Nova Scotia Makes History by Banning Cat Declawing and Other Mutilations

The province of Nova Scotia passed strong new animal protection legislation this week, becoming the first province in the country to make cat declawing illegal. The new laws also put an end to tail docking, ear cropping, devocalizing dogs, and other cruel and unnecessary cosmetic surgeries on companion animals.

Nova Scotia’s veterinary association amended its code of ethics to prevent vets from declawing cats. The new provincial law passed this week is an even stronger measure, as it makes cat declawing illegal across the province for both animal guardians and veterinarians. Those who declaw cats or otherwise mutilate animals for cosmetic reasons could face up to six months in jail and a $25,000 fine for a first offence.

The new legislation also gives provincial animal welfare inspectors enhanced powers to inspect facilities where animals are being used, and powers to demand that a person produce an animal so inspectors can ensure the animal’s well-being.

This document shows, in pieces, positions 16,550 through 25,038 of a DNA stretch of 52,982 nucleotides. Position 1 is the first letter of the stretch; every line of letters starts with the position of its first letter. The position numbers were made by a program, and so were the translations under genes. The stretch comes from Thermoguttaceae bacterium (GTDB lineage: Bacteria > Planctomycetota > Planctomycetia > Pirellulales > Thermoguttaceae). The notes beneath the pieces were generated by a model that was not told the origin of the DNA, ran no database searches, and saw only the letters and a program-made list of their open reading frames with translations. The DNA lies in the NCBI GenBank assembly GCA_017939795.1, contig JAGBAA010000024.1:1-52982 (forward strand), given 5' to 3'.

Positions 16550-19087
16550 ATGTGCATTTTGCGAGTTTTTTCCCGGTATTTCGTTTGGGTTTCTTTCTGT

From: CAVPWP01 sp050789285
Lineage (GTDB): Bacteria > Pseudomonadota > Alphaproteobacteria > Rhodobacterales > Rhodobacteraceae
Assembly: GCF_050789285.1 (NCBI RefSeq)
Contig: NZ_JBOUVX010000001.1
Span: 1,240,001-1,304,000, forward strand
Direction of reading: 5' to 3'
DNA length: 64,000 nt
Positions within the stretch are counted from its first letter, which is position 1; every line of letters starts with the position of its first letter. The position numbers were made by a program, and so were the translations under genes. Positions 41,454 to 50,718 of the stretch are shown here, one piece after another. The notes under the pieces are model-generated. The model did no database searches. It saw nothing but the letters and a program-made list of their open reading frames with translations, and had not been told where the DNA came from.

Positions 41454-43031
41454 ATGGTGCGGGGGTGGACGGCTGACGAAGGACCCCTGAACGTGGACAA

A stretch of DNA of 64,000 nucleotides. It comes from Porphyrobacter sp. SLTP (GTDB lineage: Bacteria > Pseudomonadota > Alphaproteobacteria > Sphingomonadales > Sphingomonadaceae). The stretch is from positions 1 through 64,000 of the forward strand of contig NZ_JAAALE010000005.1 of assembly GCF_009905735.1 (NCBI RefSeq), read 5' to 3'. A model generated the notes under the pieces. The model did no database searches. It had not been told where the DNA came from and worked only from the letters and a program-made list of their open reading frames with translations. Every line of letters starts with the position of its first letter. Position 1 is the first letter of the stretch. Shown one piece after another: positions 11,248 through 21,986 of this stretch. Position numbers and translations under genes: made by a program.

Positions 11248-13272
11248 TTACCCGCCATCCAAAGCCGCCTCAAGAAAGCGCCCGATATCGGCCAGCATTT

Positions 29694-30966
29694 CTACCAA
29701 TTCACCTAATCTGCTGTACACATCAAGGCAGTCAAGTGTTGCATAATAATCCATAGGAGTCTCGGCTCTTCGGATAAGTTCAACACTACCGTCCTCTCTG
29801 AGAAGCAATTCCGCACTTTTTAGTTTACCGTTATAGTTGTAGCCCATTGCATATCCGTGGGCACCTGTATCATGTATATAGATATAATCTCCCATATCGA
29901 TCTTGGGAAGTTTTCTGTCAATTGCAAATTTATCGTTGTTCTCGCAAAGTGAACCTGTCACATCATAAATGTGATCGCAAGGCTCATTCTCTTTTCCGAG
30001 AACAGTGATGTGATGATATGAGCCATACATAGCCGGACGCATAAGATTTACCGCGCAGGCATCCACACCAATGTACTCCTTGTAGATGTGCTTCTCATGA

Countries and jurisdictions around the world are banning unnecessary cosmetic surgeries on animals, a position supported by the Canadian Veterinary Medical Association. In Canada, it’s now illegal to crop dogs’ ears and tails in PEI and Nova Scotia. Veterinary associations in British Columbia, Quebec, Nova Scotia, PEI, and New Brunswick also prohibit vets from performing the practice. British Columbia veterinarians are also barred from declawing cats, and Manitoba veterinarians are considering banning the practice.

Despite a growing consensus that mutilating animals for human aesthetic preferences should be outlawed, the so-called “breed standards” published by the Canadian Kennel Club still call for dogs’ body parts to be sliced off. Many dog breeders will attach tight elastic bands to the tails of newborn puppies, cutting off blood flow and killing the appendage. Dog breeders fought against the Nova Scotia legislation so they could continue to cut off dogs’ tails and ears to fit artificial breed standards.

Animal Justice applauds the Nova Scotia government for passing this landmark legislation!

 

 

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